Team finds a key pathway to appetite regulation
June 23, 2000 -- Johns Hopkins scientists have produced a compound capable of rapidly turning off appetite in mice and causing weight loss similar in many ways to that achieved by fasting. When injected, the substance, which is apparently non-toxic to the mice, wipes out the animals' interest in food within 20 minutes. The effect of the chemical called C75 wears off a few days after injections stop, the researchers say, and the mice resume normal feeding.
The report on the work appears today in the journal Science.
"We are not claiming to have found the fabled weight-loss drug," says pathologist/biochemist Frank Kuhajda, M.D., spokesperson and research team member. "What we have found, using C75, is a major pathway in the brain that the body uses naturally in regulating appetite at least in mice." A similar system is likely in humans, the researchers say, but whether C75 works the same way awaits further research.
What's unusual, they explain, is that the pathway exists in the brain at all. Scientists normally look for the cascade of reactions, used to synthesize molecules called fatty acids, in the body's fat or liver tissue. Yet not only is the pathway found in certain brain cells, but these cells are concentrated in areas known to control appetite.
"It's unlikely that C75 ties directly into the wasting that occurs with cancer or infectious diseases," says biochemist Thomas M. Loftus, Ph.D., a team member. The scientists have also discounted direct links to leptins appetite-affecting substances produced by fat tissue whose discovery a few years ago sparked headlines and as-yet unrealized hopes for the perfect diet drug.
In support of their characterization of C75, the investigators note it caused a dramatic weight drop in leptin-free mice predisposed to obesity. Yet the compound also reversed the insulin-resistant form of diabetes those mice experience. It may, they suggest, have a future application in diabetes control.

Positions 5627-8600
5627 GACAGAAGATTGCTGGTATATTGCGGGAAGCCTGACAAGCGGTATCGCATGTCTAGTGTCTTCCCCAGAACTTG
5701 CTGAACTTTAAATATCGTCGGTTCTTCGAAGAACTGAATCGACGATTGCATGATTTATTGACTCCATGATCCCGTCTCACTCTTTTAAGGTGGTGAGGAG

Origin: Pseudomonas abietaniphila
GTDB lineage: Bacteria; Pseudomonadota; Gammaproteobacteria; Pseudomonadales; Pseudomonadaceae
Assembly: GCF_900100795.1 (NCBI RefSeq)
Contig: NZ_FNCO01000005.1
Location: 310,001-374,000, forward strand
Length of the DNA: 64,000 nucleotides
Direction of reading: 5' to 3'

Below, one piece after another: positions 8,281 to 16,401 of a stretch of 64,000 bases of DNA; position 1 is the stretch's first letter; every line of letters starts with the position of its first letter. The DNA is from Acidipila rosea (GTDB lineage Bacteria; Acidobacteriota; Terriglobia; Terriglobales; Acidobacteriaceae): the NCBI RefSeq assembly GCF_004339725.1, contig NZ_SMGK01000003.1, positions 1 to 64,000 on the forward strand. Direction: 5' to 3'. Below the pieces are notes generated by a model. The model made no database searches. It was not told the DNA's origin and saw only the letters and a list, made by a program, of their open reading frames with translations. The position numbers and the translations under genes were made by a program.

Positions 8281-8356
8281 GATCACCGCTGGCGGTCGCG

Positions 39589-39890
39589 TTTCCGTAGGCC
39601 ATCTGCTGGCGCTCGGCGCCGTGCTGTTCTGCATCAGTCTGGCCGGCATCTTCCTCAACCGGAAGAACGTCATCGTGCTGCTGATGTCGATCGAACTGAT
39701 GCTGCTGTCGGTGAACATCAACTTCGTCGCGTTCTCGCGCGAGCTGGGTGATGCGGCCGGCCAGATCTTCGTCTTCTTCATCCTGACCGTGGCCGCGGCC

Scientists have long known that a hormone called neuropeptide Y (NPY), located in the appetite centers in the brain's hypothalamus, is a major appetite regulator. If animals fast, NPY increases and appetite jumps sharply. In C75-treated mice, though, NPY production drops sharply. "This gives us a good idea that C75 stops feeding by blocking NPY production in the brain," Kuhajda says.
In the study, the researchers injected mice with a single dose of C75, then observed them for changes in behavior, weight or body chemistry. "The mice had a dramatic weight loss of up to 30 percent, depending on the dose of C75 they received," says biochemist M. Daniel Lane, Ph.D. "That loss came mostly because the mice stopped feeding," Kuhajda explains. A moderate dose, for example, reduced feeding behavior more than 90 percent in the first day. Feeding returned to normal in the next few days as the drug's effect faded.